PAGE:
Game Review: Blades of Steel
Blades of Steel

Blades of Steel Title Screen

Blades of Steel Screen 1

Blades of Steel Screen 2

Blades of Steel Screen 3

Blades of Steel Screen 4

Blades of Steel Screen 5

Game Ratings:

  • Konami
  • Konami
  • December 1988
  • Sports
  • 1 or 2 Players
  • PRODUCT #:
  • D (Common)
  • Adam King (06.03.2006)

    While the NES plays host to several ice hockey games, many NESers debate about which 8-bit hockey game is the best. Some may say Nintendo's Ice Hockey, but others (including myself) feel that honor goes to Konami's Blades of Steel. Konami put together an excellent basketball cart with Double Dribble, so they decided to take to the ice and crafted an hockey cartridge that just excells in everything.

    One or two players can lace up the skates this game. In the one player mode you can choose from either playing an Exhibition match or the Tournament mode, and each one has three skill levels, Junior, College, and Pro. In either mode you and another playcer chan choose from eight teams (not NHL teams, just the cities), each having their own strengths and weaknesses. After you choose the teams, the players then take to the ice for some serious hockey action. Games last three 20-minute periods, and you view the action from a slightly overhead side-scrolling perspective. Once the puck is dropped, you control the flashing player on your team as you fight for the puck to get it into the goal. You have to follow the standard rules of hockey, and that includes passing, icing, face-offs, and so on. Be careful if you repeately bump and check against another player; the two might start throwing punches, and if the gloves comes off, you enter a special fight screen where you and the other guy duke it out. The one who gets punched out gets sent to the penalty box, leaving his team short handed for a brief time. However too much roughness may result in a penalty, giving the other team a free shot at the net. At the end of three periods the team with the most goals wins, but if the game is tied, a shoot-out will occur to decide the match. This game also features a Tournament mode, which puts your team in a single-eliminiation tournament against the other seven squads. You have to beat each team to advance, of else your championship dreams are finished. Once you win three consecutive games, including the Championship game, you win the Championship Cup.

    Konami did a great job in the audio and visuals. The graphics are very good; the players look realistic and have fluid animation. There is a bit of flicker, but no slowdown. The crowd in the stands may look like nothing but dots but they do react when goals are scored. The close-up scenes of the fights are especially well done, with large characters and the crowd cheering the background, and the shoot out screens are good too. The music tunes are few, with the only ones being the menu music, the intro before each period, and the organ music when a shot is made, but they're all done pretty well. There's plenty of great sound effects with bumps, grunts and groans, and the crowd noise is decent, except for the whistling sound that accompanies it. This game also features a few voice clips, which sound nice and clear.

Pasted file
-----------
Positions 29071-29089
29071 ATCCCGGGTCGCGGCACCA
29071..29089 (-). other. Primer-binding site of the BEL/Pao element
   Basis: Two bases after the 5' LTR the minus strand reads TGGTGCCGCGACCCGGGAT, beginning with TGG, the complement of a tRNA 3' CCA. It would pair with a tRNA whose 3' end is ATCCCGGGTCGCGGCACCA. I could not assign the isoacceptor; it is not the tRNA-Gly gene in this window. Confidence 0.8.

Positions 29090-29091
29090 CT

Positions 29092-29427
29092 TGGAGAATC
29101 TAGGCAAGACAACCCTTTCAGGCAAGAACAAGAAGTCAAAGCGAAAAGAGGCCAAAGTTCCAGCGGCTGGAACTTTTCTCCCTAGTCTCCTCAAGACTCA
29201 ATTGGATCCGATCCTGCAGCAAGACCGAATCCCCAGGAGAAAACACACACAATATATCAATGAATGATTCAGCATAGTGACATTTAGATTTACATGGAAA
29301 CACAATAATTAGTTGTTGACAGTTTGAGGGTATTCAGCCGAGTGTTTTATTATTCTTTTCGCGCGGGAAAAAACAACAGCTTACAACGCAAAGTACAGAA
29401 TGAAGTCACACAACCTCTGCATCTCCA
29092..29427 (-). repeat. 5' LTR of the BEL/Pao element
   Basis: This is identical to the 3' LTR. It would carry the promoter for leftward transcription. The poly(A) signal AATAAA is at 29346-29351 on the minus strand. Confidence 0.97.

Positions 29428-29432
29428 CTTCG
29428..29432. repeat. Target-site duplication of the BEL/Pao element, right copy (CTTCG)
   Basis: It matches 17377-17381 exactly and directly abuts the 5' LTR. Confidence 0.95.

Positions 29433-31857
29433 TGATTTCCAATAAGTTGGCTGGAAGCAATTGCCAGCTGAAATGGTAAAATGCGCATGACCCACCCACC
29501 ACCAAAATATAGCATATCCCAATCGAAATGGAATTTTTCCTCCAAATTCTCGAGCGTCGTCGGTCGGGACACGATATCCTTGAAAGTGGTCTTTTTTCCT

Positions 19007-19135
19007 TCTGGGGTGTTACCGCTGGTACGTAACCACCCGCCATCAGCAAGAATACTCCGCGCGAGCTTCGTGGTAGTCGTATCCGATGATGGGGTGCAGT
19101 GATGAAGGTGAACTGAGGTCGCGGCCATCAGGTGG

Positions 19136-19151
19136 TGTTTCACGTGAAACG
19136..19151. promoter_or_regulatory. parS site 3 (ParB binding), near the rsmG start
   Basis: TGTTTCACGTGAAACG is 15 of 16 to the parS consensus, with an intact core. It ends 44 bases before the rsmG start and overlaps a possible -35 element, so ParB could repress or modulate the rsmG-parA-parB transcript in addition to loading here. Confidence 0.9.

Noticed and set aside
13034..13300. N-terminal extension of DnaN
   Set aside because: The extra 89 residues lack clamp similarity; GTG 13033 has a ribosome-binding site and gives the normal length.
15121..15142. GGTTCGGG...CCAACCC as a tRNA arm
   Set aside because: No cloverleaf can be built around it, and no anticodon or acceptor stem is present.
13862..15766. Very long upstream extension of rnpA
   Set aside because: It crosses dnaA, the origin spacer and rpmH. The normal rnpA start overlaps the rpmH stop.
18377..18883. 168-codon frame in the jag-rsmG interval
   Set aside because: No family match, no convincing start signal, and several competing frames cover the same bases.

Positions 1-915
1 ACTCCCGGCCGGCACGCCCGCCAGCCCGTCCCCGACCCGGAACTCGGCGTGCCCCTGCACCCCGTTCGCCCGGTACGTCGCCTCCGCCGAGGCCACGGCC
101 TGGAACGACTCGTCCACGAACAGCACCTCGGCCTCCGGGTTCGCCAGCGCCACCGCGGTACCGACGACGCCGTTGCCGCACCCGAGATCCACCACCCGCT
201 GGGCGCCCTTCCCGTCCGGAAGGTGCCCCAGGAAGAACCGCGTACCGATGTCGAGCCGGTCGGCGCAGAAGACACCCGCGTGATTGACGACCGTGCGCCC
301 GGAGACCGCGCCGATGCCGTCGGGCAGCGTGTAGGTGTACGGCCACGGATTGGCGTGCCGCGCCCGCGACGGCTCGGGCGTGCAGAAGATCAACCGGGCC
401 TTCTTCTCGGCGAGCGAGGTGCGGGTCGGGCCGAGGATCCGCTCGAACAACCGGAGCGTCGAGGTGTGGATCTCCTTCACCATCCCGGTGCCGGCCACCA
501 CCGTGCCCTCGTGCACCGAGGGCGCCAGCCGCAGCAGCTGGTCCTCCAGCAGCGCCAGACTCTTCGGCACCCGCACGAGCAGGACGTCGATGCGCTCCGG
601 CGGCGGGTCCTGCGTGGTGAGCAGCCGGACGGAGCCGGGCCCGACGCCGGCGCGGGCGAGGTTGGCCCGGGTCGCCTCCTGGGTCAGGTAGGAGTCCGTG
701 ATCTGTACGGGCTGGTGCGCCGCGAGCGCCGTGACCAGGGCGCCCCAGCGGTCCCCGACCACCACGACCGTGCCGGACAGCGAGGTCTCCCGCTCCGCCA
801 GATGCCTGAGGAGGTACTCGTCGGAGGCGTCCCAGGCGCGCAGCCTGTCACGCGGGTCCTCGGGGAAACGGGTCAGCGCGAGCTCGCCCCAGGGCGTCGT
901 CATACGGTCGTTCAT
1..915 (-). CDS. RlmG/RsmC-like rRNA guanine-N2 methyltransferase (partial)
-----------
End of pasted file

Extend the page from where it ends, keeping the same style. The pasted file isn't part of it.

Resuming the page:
The gameplay in this cart is just incredible, really matching the fast-and-furious action of real ice hockey. This game is easy to pick up and play, and it really gets fun when two players go at it. They players do move around on the ice as if on a real hockey rink, but there's no real problem moving them around with the control pad. The passing in this game is pretty smooth and not complicated. like in other games. On defense the computer automatically switches to the closest player to the puck, but you can easily switch defenders with the B Button. The controls also work well in the fight scenes; you can punch high and low and block high and low as well as duck and dodge. Blades of Steel also features a fair skill level. Scoring may be tough at times, but the game never really gets frustrating. The three skill levels are great for different skilled players, and even on the Junior level, the CPU team does put up a good game most of the time. The tournament mode is exciting to play through, and if you make it to the end, you're treated to a special celebration by the team. One more nice touch is sometimes during the intermission between the second and third periods, the jumbotron screen will say "ARE YOU READY?" and a Gradius mini-game will pop-up. If you destroy the ship you see plugs for other Konami games. It may be an obvious advertising ploy, but it's still cool of them to have done it.

    In a rink of NES hockey titles this one is the true champion. Great graphics, sound, and everything else make this a top-notch cart. Blades of Steel may not have the complexity of other hockey titles, but isn't about that. It's simply about fun, arcade-style hockey that two players can enjoy, and this cart delivers in spades. Plus who can't get enough of the fighting scenes? This game is an excellent hockey game, and despite its age it even ranks up there with other great hockey titles like NHL '94 on the Genesis. Blades of Steel definetly wins the NES Stanley Cup.